2. Oh. You’re back, SoM, and with the usual unfounded assertions. Though I know I’m wasting my time responding, your entire ‘argument’ is a straw man: no atheist, or indeed anyone at all, has ever claimed western civilisation ‘just happened all by itself’. There are many complex reasons (far too complex obviously for you to understand) for how and why it evolved, which are entirely to do with human effort and activity. Did belief in stories of the walking dead and other fantasies play any part? Quite possibly, but you do realise, don’t you, that none of this actually makes any of the stories true?


  3. Early Christian religious deceptions, which few, if any in the Christian ministry will admit: Jesus’ Apostles did not write the Gospels as claimed by so many prevaricators in the Christian ministry. Using Biblical pseudonyms, “… It thus appears that the titles of religion vs science of the Gospels are not traceable to the Evangelists themselves.” ~New Advent Encyclopedia aka Catholic Encyclopedia, vol. VI, 655-656. cf. Acts 4:13.
    “Learned men, so called Correctores were, following the church meeting at Nicea 325 AD, selected by the church authorities to scrutinize the sacred texts and rewrite them in order to correct their meaning in accordance with the views, which the church had just sanctioned.” ~Prof. Eberhard Nestle, Einfhrung in die Textkritik des griechischen.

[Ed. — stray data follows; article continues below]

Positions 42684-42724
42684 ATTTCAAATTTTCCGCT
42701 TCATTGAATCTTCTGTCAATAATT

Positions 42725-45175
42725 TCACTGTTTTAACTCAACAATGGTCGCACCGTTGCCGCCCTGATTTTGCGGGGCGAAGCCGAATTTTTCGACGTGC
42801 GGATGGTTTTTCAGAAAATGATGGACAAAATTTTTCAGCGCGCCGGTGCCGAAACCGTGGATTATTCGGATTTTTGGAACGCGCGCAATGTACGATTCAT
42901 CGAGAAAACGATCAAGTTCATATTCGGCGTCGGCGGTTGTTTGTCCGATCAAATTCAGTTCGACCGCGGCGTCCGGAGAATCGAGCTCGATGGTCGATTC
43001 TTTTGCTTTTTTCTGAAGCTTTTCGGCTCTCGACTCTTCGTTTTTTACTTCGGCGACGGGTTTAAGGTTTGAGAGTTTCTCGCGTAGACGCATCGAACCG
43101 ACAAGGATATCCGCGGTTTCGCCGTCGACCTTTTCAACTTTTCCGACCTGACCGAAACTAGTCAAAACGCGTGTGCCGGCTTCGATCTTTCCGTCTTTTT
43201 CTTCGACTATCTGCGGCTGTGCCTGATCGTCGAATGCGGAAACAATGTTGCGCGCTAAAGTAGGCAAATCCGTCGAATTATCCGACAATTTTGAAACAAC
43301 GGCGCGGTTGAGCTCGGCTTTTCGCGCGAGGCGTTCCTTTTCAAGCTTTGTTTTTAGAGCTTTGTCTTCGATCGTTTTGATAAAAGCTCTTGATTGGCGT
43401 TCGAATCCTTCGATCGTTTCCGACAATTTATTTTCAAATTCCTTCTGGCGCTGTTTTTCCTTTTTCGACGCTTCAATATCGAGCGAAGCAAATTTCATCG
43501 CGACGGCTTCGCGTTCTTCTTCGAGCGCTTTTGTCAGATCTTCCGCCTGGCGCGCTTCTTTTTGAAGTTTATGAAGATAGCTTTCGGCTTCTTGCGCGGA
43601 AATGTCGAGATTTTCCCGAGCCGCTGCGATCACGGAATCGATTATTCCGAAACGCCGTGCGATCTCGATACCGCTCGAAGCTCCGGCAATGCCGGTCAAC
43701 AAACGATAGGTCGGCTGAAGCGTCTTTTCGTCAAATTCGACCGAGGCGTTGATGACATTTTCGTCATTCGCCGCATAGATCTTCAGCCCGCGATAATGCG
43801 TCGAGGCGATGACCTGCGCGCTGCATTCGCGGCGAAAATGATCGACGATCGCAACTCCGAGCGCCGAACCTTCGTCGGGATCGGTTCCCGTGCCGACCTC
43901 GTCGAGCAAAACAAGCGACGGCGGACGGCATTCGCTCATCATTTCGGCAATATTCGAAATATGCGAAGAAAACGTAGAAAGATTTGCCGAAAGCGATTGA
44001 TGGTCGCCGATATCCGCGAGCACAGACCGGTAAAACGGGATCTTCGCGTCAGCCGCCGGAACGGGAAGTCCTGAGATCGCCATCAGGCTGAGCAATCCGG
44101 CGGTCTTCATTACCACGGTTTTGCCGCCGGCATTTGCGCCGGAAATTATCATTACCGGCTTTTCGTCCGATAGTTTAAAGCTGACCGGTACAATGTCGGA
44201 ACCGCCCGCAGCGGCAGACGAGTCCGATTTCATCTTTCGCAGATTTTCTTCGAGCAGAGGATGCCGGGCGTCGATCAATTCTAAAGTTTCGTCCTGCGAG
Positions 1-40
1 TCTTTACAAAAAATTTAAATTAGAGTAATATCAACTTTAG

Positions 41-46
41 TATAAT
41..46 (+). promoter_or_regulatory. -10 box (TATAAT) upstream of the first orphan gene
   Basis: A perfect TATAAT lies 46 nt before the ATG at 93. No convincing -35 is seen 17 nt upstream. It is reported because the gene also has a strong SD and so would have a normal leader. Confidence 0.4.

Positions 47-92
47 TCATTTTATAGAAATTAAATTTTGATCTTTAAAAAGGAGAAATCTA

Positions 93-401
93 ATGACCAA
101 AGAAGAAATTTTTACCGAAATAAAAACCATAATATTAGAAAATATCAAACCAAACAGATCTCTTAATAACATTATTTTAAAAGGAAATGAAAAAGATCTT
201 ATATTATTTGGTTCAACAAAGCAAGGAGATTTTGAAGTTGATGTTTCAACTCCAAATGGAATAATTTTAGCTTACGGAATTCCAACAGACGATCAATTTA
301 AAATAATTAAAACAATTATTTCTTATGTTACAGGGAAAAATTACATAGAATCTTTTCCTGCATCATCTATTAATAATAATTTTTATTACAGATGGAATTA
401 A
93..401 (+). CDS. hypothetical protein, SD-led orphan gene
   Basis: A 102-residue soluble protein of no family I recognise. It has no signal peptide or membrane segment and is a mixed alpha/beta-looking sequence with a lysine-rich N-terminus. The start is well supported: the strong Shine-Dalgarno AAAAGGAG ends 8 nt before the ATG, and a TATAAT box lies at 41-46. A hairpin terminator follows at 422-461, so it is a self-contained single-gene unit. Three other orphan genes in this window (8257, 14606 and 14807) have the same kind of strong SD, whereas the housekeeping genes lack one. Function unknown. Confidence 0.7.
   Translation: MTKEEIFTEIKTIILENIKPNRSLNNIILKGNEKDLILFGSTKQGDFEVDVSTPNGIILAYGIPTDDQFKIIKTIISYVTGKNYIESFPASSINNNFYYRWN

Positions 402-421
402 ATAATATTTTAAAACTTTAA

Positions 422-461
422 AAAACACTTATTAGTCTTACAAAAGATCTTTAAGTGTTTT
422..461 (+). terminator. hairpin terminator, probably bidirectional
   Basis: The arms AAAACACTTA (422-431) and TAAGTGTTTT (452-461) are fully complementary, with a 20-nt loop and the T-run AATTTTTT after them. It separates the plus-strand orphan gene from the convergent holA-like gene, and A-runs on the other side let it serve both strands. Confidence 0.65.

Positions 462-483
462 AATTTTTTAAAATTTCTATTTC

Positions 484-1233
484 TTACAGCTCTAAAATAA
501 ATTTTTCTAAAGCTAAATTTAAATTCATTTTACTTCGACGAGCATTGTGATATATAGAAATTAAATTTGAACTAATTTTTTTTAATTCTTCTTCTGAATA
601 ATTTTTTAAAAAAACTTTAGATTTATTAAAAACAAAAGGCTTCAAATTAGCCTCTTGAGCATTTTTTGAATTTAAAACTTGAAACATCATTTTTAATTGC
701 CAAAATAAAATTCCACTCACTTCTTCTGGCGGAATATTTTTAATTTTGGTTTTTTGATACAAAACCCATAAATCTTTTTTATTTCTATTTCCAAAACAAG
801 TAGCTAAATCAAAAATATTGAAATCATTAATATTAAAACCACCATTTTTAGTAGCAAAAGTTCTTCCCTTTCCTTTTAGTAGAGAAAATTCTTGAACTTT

Proselytizing, not Truth, Propaganda, not history. The Catholic Church admits that the Epistles of Paul are saying, “Even the genuine Epistles were greatly interpolated to lend weight to the personal views of their [anonymous] authors.” ~Catholic Encyclopedia, Farley ed., vol. vii, p. 645.
    Chronology was little known and less observed among the Hebrews, for all their early sacred, and even other writings, contained neither the name of the writer, time when, nor place where written.
    The non-authenticity of these [Gospel] books having been clearly shown, what is the result? Any book, paper or other document not written in whole by the purported author, is a forgery. ~See Bouvier’s Law Dictionary; also Webster, Worcester, et al.
    It was not Jesus’ Apostles but fake authors that used nom de guerres, “Although ancient Oral Traditions attributed to the Apostle John the Fourth Gospel, the Book of Revelation, and the three Epistles of John, modern scholars believe that he wrote none of them.” ~Harris, Stephen L., Understanding the Bible, Palo Alto: Mayfield, 1985, p. 355.
    “The Gospels are so anonymous that their titles, all 2nd century guesses, are all four wrong.” ~Randel McCraw Helms, Who Wrote the Gospels?
    “All four Gospels are anonymous texts. The familiar attributions of the Gospels to Matthew, Mark, Luke and John come from the mid 2nd century and later and we have no good historical reason to accept these attributions.” ~Steve Mason, professor of classics, history and religious studies at York University in Toronto, Bible Review, Feb. 2000, p. 36.
    “Most Biblical scholars have come to acknowledge, was done not by the Apostles but by their anonymous followers (or their followers’ followers). Each presented a somewhat different picture of Jesus’ life. The earliest appeared to have been written some 40 years after his Crucifixion.” ~David Van Biema, The Gospel Truth? Time, April 8, 1996.